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Checking and Replacing Motor Brushes

Checking the Motor Brush in Central Vacuums (each motor has two)
(We highly recommend professionals do this.)
Motor can run. With the vacuum motor running and visible, you will want to be able to see the commutator (the top part of the armature) spinning and the motor brushes that are up against it. It is normal for there to be a slight blue spark right at the carbon brush - but if the blue spark is large and wraps around the commutator then you will need to replace the carbon brushes (if the commutator on the armature is seriously damaged, you will need to replace the motor). The most common cause of excessive sparking is an old motor that is beginning to fail. The armature is blackened, pitted, and scared with build up. The brushes may still have life (are longer than 3/16 inch) but the armature, sometimes spurred on by a not-so-tight bearing, is being damaged. It is true that the motor may just need new brushes if one or both are less than 3/16 inch long (the black carbon is 3/4 inches long when new) and the armature is pretty much completely smooth and the bearing solid. Get help removing the brushes for length inspection below.

Motor cannot run. If the motor is not running (many times a motor goes bad in the way a car runs out of gas) a couple of things may have happened. First, the motor brushes may have just been worn out and can no longer conduct electricity. Check to make sure the armature is not scored or grooved. If it is, replace the motor. If not, replace the brushes - it may save you big bucks if that solves the problem. Secondly, and most frequently, when the brushes are worn, they damage the armature. At around 19,000 RPM, this ruins the bearings and the motor is shot. You will need to replace the motor. ALSO, when a motor goes bad the minibreaker(s), at times, is compromised. When you replace a motor and the minibreaker pops, most likely that is the reason and you will have to replace the minibreaker(s). The minibreakers we sell are universal; simply choose a minibreaker that has at least the amps of the one you are replacing (for example, if replacing a 13 amp, buy a 15 amp, not a 10 amp).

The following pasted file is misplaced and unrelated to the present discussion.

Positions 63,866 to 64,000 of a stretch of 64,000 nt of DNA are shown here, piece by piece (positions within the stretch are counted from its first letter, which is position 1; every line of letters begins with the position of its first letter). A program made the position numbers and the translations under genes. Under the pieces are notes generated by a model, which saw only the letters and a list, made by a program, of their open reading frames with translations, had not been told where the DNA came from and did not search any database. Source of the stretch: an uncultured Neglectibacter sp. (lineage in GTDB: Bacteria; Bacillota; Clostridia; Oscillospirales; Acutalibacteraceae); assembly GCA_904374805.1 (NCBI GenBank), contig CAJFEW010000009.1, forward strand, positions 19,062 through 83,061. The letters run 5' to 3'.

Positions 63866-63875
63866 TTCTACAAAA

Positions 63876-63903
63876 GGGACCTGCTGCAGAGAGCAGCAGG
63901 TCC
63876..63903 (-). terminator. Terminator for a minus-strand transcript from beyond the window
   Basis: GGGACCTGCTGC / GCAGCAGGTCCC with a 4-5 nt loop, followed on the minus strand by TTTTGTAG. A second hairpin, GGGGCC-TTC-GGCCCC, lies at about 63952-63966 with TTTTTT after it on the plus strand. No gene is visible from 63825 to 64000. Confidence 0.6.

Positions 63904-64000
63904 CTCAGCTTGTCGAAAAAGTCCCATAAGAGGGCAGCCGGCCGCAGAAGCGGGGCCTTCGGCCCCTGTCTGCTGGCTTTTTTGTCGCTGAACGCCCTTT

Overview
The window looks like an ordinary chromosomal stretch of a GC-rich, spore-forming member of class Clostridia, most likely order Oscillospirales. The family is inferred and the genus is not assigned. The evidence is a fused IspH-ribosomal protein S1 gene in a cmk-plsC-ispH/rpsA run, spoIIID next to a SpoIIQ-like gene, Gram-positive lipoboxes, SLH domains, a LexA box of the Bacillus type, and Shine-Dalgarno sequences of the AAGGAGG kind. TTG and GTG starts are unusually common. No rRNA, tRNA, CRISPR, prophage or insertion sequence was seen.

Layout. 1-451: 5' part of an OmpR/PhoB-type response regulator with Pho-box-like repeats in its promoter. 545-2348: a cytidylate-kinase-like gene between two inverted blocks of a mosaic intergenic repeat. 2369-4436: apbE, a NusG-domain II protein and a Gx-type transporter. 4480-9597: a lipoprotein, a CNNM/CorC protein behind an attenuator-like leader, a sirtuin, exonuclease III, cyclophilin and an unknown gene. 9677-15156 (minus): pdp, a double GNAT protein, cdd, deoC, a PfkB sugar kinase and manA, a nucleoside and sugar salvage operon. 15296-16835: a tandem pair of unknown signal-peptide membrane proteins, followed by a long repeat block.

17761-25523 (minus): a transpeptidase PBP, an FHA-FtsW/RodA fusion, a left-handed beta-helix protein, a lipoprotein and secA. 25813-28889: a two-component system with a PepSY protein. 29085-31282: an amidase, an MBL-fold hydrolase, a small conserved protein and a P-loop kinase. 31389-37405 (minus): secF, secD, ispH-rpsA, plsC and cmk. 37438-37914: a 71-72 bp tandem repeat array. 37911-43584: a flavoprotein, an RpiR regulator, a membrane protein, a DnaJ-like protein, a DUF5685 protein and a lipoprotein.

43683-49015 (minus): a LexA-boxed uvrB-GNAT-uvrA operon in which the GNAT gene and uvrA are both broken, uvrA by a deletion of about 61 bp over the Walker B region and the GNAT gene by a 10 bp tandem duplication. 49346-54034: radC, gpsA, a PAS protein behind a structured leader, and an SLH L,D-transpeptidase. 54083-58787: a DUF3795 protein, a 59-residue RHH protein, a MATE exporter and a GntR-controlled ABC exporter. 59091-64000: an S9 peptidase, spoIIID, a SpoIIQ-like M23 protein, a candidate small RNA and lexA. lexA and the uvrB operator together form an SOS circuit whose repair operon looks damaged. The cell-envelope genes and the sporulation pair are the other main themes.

Accessing and Replacing the Motor Brushes

The typical length of the carbon on new brushes is 3/4 inches. When it gets down to 3/16 inches, the brush assembly should be replaced. But if the armature is pitted or the bearing is wobbly, then replace the motor. Motors are made to be replaced after 800-900 hours of use.

  1. Get access to the motor. (You don't have to remove the motor)

  2. Accessing the Motor Brushes within ANY Central Vacuum Motor

    On motors that have a black, plastic, pop-off top without screws, such as 116336, 119413, 119412, 117939, 116765, 116296, 117944, 116764, 116945, 117123, 116472, or 116355, remove this black cooling fan cover to expose the screws that hold the motor brushes down. (The cover pops right off). Note that sometimes there may be channels directly to the screw head so the top will not have to come off to gain access.